San Francisco 49ers: WR Deebo Samuel
You could argue that Jimmy Garoppolo, Deebo Samuel, George Kittle and Nick Bosa are all X-factors for the San Francisco 49ers, considering that they're crucial players coming off injury-derailed seasons. But we have a no-starting quarterback rule, and Kittle and Bosa feel a little too established, considering their incredible 2019 campaigns.
So while there's a little more margin for error with Samuel because of the presence of second-year first-round pick Brandon Aiyuk at wide receiver, we'll go with Garoppolo's favorite non-Kittle target from 2019.
It'll be hard for Kittle to excel to the best of his superstar ability and for Aiyuk to evolve as a sophomore if Samuel can't stay healthy and pick up in 2021 where he left off during a promising rookie campaign in 2019.
The 49ers are stacked in a lot of spots, but a lot rests on Samuel's shoulders. It's hard to envision them rebounding from a brutal 2020 if he isn't a big factor next season.
Seattle Seahawks: G Gabe Jackson
The Seattle Seahawks' X-factor is a soon-to-be 30-year-old guard?
That's how important it is that the Seahawks keep frustrated quarterback Russell Wilson clean. They invested in Gabe Jackson this offseason for that exact reason, and the respected veteran will have to deliver alongside promising 2020 rookie Damien Lewis, established tackle Duane Brown and fellow presumed starters Brandon Shell and Ethan Pocic in 2021.
Jackson, who came over via trade from the Raiders in March for a fifth-rounder, has been a steady starter since entering the league as a third-round pick in 2014. He should be an upgrade over the retired Mike Iupati inside. But if the Raiders nailed the timing here and Jackson's hitting a wall after seven seasons, the gamble could backfire on Seattle with little margin for error along the offensive line.
That's why he beats out young recent first-round picks L.J. Collier and Jordyn Brooks. Those guys have a lot to prove but are at least surrounded by a fair amount of talent and depth up front on the Seattle defense.
Tampa Bay Buccaneers: OT Tristan Wirfs
It's damn hard to defend a title, mainly because it's hard for anyone to improve when so many are on top of their games during that initial Super Bowl season. But the Tampa Bay Buccaneers relied heavily on two rookies in particular in 2020, and there's little reason to believe both offensive tackle Tristan Wirfs and safety Antoine Winfield Jr. won't improve immensely in 2021.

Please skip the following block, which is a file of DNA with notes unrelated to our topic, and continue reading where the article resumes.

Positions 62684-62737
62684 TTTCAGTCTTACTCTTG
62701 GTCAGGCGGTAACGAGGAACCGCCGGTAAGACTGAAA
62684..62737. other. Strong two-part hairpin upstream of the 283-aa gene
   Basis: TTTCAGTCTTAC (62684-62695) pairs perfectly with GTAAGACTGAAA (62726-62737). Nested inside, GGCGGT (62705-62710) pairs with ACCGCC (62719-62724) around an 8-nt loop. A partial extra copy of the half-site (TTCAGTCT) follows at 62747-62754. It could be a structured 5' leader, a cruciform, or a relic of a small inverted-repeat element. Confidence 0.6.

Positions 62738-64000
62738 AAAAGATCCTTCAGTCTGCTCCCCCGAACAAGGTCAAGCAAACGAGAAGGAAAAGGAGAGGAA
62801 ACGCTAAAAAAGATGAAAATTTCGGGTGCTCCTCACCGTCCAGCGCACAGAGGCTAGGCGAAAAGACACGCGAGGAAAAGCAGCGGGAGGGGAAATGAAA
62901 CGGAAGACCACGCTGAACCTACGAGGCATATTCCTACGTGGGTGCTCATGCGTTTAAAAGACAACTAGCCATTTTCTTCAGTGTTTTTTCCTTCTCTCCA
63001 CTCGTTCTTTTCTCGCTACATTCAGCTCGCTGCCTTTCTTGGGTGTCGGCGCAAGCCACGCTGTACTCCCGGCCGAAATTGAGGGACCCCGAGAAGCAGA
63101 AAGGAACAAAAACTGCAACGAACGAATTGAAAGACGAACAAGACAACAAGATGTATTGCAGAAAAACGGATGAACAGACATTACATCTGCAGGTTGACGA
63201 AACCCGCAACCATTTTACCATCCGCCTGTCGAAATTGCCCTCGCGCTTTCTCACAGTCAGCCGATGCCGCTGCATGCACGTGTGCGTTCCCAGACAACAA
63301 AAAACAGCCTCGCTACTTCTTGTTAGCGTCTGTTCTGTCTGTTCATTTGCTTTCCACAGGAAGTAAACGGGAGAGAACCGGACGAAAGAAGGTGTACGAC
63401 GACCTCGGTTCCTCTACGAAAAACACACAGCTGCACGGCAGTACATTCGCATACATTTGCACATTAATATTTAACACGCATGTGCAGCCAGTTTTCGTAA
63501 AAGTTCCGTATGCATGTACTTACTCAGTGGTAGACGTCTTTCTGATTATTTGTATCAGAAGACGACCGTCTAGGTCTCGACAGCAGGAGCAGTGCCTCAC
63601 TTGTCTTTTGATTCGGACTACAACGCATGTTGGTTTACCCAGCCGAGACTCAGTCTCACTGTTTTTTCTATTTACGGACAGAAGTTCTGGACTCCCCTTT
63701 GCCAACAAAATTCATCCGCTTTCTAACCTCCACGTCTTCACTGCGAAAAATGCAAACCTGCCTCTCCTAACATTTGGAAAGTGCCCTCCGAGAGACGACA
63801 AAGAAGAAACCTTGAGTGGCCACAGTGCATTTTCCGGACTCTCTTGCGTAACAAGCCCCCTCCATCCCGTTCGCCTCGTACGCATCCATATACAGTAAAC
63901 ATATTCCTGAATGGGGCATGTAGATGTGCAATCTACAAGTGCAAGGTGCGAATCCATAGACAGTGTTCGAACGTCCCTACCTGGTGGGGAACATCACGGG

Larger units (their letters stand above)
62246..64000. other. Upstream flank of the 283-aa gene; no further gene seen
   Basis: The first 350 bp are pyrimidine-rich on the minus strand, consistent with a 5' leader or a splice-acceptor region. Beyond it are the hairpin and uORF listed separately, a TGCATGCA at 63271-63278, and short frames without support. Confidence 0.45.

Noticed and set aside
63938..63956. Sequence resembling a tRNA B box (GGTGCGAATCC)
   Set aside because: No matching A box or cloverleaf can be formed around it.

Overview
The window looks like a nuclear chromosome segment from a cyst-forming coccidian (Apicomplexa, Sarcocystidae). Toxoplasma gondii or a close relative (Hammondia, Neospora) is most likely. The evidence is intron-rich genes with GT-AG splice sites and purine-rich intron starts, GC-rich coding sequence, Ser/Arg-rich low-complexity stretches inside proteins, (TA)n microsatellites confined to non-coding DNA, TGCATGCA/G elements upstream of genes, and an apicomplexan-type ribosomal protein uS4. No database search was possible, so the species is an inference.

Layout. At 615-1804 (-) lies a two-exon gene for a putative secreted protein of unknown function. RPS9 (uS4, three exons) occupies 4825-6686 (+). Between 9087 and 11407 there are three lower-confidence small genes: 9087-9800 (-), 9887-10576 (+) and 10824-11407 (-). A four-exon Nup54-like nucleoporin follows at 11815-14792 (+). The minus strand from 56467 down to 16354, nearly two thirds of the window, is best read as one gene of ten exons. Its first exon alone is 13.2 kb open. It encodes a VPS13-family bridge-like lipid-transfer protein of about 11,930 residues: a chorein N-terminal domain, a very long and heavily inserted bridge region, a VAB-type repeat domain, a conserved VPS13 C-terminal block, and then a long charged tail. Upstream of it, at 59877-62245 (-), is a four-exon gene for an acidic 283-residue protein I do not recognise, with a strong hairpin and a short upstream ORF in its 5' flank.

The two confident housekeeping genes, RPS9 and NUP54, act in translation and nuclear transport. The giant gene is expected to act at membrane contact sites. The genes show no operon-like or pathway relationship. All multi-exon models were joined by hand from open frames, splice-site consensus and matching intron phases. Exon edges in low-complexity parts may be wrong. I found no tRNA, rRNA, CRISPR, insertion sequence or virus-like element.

Both could be considered X-factors, but protecting Tom Brady is pretty much the most important job in Tampa, and the Buccaneers might not have won that Lombardi Trophy without Wirfs.
Per PFF, the physically dominant 22-year-old was responsible for just one sack throughout the regular season and playoffs. And according to Pro Football Reference, he was flagged for holding just twice all year.
The Bucs absolutely need the 2020 No. 13 pick out of Iowa to avoid any sort of sophomore slump next season. The same goes for Winfield, but there's less on his shoulders considering the talent surrounding him on defense.
Tennessee Titans: EDGE Bud Dupree
Enter Bud Dupree, an obvious X-factor if Tennessee is going to get over the hump and make a Super Bowl run with Derrick Henry and Ryan Tannehill in their primes.
The Titans are rolling the dice that the veteran edge defender can resurrect their pass rush after they handed him a five-year, $82.5 million deal this offseason. And while Dupree is a strong, established presence on the edge who has 18.5 sacks in his last 24 games, we've rarely seen him as a No. 1 pass-rusher and haven't seen him at all since he tore his ACL in December.
Even if 2019 first-round pick Jeffery Simmons emerges up front for the Tennessee D in 2021, it's difficult to imagine the Titans competing when it counts if Dupree doesn't play like a Pro Bowl-caliber edge-rusher.
Washington Football Team: QB Taylor Heinicke
That's right, the X-factor for the Washington Football Team this season is a presumed backup quarterback.
Ryan Fitzpatrick is likely to be the Week 1 starter, but the WFT's ceiling is pretty obvious with him under center. The experienced journeyman is solid in a pinch, but we have plenty of proof that he won't carry anybody to a Super Bowl.
In 16 NFL seasons, Fitzpatrick has never started a playoff game. He's inconsistent, and his impact has always been limited. That will almost certainly be the case again in his age-39 season.
That's why Washington desperately needs Heinicke to win this job, either this summer or some time in the fall before it's too late. The 28-year-old doesn't have much experience or pedigree, but he looked impressive in Washington's playoff loss to the Bucs in January. There might be something there, and if that's the case and he can take the league by storm in 2021, a defensively stacked Washington team could be legit.